Efforts to coordinate and modernize Detroit's regional transportation system are slowly rolling forward, despite some remaining obstacles.
State Sens. Tom Casperson (R-Escanaba) and Bert Johnson (D-Highland Park) are drafting legislation with help from Gov. Snyder's office that would create a regional transportation authority for Southeast Michigan. They plan to introduce the legislation early next year, according to the Free Press.
In October, Gov. Snyder called for the creation an organization "with the teeth and the commitment to coordinate existing bus services and permanent, dedicated regional funding to invest in rapid transit."
Currently, Southeast Michigan hosts two bus lines, a city-managed bus fleet in Detroit and the Suburban Mobility Authority for Regional Transportation (SMART) system, which serves the city and suburbs. Financial problems plague both bus systems.
Budget reductions took effect Monday for SMART, cutting 15 weekday routes and limiting routes into Detroit except during peak weekday hours, the Free Press reported. SMART also laid off 123 employees.
The Detroit Department of Transportation (DDOT) has suffered its own bus troubles this year, with cuts to services, large numbers of vehicles idled by mechanical problems, and a 100 driver walk-out over safety concerns following an assault on a bus driver.
Detroit Mayor Dave Bing has proposed outsourcing the system's mechanical work, and in November he suggested privatizing DDOT as part of his fiscal crisis plan for the city.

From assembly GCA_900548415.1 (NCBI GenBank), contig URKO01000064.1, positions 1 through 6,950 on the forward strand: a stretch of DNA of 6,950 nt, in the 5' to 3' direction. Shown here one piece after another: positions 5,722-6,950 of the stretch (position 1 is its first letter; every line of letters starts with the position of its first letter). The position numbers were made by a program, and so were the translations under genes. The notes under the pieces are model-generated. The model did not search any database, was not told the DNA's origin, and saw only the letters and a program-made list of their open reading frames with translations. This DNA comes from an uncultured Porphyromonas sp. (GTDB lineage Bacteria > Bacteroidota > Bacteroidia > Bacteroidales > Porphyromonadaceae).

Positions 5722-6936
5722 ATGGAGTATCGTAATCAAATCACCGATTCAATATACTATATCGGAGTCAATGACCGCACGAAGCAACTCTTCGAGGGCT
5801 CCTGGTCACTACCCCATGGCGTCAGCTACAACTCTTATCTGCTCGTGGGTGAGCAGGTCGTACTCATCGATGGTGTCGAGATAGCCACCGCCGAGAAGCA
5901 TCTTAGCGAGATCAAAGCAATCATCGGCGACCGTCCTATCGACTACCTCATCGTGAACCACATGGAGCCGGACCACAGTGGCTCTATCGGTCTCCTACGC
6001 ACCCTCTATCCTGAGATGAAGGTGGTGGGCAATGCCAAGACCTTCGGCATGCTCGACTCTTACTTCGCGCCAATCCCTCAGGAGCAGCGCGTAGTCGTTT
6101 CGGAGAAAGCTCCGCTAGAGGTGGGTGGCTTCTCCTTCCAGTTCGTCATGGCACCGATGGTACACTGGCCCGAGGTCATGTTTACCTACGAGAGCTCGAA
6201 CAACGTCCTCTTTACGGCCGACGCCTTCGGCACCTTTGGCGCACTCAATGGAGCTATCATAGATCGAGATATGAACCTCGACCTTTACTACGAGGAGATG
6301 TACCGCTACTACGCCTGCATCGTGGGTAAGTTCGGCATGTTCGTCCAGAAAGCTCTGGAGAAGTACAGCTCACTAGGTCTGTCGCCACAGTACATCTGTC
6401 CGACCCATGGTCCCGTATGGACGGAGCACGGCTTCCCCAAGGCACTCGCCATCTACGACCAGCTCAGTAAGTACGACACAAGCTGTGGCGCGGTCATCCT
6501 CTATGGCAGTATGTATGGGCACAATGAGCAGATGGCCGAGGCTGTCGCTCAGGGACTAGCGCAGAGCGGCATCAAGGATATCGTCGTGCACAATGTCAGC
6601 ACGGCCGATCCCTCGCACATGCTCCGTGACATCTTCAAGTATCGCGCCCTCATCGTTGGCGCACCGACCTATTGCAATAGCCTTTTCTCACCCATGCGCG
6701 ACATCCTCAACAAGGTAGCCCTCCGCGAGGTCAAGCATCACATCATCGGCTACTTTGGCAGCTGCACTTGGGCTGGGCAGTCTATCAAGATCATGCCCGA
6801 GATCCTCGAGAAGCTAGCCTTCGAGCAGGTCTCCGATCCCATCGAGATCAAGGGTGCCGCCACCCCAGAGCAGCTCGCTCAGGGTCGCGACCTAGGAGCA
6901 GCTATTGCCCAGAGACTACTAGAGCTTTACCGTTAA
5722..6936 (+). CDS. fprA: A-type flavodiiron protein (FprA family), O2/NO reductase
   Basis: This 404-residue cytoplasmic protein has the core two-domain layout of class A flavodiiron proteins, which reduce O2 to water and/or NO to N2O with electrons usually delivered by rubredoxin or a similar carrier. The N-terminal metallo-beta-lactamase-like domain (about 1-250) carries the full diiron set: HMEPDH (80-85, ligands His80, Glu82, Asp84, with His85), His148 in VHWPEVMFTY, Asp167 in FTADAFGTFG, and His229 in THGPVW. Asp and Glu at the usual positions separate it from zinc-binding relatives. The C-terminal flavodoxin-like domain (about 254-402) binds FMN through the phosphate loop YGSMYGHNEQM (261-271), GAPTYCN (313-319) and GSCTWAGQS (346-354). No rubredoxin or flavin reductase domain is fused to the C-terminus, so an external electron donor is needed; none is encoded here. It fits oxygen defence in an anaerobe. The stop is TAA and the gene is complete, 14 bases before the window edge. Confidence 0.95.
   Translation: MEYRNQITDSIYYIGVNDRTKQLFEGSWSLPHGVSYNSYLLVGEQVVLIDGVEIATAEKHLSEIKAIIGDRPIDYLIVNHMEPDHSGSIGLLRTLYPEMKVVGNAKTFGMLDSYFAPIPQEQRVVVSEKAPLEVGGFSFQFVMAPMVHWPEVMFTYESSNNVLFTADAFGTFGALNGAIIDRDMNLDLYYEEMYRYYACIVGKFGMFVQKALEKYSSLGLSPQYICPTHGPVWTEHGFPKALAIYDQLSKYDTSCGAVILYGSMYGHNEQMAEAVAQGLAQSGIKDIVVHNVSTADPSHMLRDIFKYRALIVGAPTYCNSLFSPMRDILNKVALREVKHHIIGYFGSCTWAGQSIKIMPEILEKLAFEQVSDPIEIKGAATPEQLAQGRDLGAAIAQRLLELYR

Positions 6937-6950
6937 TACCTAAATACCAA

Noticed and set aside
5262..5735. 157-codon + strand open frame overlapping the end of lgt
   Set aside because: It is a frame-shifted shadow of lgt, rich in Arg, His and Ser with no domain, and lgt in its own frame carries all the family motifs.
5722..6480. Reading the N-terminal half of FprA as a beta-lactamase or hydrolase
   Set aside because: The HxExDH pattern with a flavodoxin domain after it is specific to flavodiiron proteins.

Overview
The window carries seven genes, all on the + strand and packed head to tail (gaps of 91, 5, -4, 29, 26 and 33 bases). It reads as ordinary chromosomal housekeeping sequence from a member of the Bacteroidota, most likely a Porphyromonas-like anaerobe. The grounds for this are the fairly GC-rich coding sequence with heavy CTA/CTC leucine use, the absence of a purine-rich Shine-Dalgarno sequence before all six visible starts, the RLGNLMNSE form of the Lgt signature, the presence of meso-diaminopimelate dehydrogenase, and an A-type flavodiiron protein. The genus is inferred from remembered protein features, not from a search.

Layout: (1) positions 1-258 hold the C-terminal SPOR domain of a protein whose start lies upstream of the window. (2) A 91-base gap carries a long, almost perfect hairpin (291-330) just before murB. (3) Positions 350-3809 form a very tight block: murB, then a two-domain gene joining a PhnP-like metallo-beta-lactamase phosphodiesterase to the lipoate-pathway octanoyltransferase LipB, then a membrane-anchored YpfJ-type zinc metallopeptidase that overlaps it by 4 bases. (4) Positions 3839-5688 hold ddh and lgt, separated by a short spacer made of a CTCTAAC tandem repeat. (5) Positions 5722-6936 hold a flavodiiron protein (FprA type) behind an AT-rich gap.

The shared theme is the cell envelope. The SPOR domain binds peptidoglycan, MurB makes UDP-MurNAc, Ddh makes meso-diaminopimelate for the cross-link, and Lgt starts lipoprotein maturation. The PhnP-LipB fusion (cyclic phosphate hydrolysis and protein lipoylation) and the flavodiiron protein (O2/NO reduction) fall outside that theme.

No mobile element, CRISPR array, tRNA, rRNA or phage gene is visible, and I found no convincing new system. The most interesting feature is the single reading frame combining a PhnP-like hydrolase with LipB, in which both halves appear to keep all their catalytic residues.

In the past, efforts to unify the metropolitan area's services have stumbled over regional conflicts about financing and power-sharing. According to the Free Press, suburban leaders wince at the thought of DDOT's pension and retirement legacies, and Detroit officials fear losing control of federal funds and operational decision-making.
Megan Owens, President of the transit advocacy group Transportation Riders United, told Michigan Radio there is no need to eliminate either of the existing bus systems.
"Actually it's not necessary," she said. "A lot of cities have multiple transit providers. But what they have that we don't is one agency that can actively coordinate and oversee them from a regional level."
In October, U.S. Transportation Secretary Ray LaHood announced more than $10 million in grants to update Detroit area buses and to help construct regional light-rail lines, prompting Snyder's call for a regional transportation authority.
Momentum is also growing for the Woodward Avenue Light Rail project, which would connect downtown Detroit with the city's limit at 8 Mile Road. Backers hope to have the light rail line operating by 2015, according to Crain's Detroit.
Detroit City Council held a series of job interviews Monday to fill two of seven seats on the board that will oversee the $550 million transportation effort, MLive reports.
On Tuesday, Council President Charles Pugh wrote on Twitter that the body had selected Henry Gaffney, president of the DDOT bus drivers' union local, and Robert Polk, a former director of DDOT.
Other candidates for the position included Sue Mosey, president of Midtown Detroit Inc., Patty Fedewa, a labor attorney for Transportation Riders United, and Marsden Burger, who worked on the development of the Detroit People Mover.
Mayor Bing, the Michigan Department of Transportation, the Detroit Economic Growth Corporation and the private investors backing the project will also appoint members of the board.
This summer, Bing proposed a five-person panel that would give City Council just one appointee, but the body voted the proposal down as unfair.
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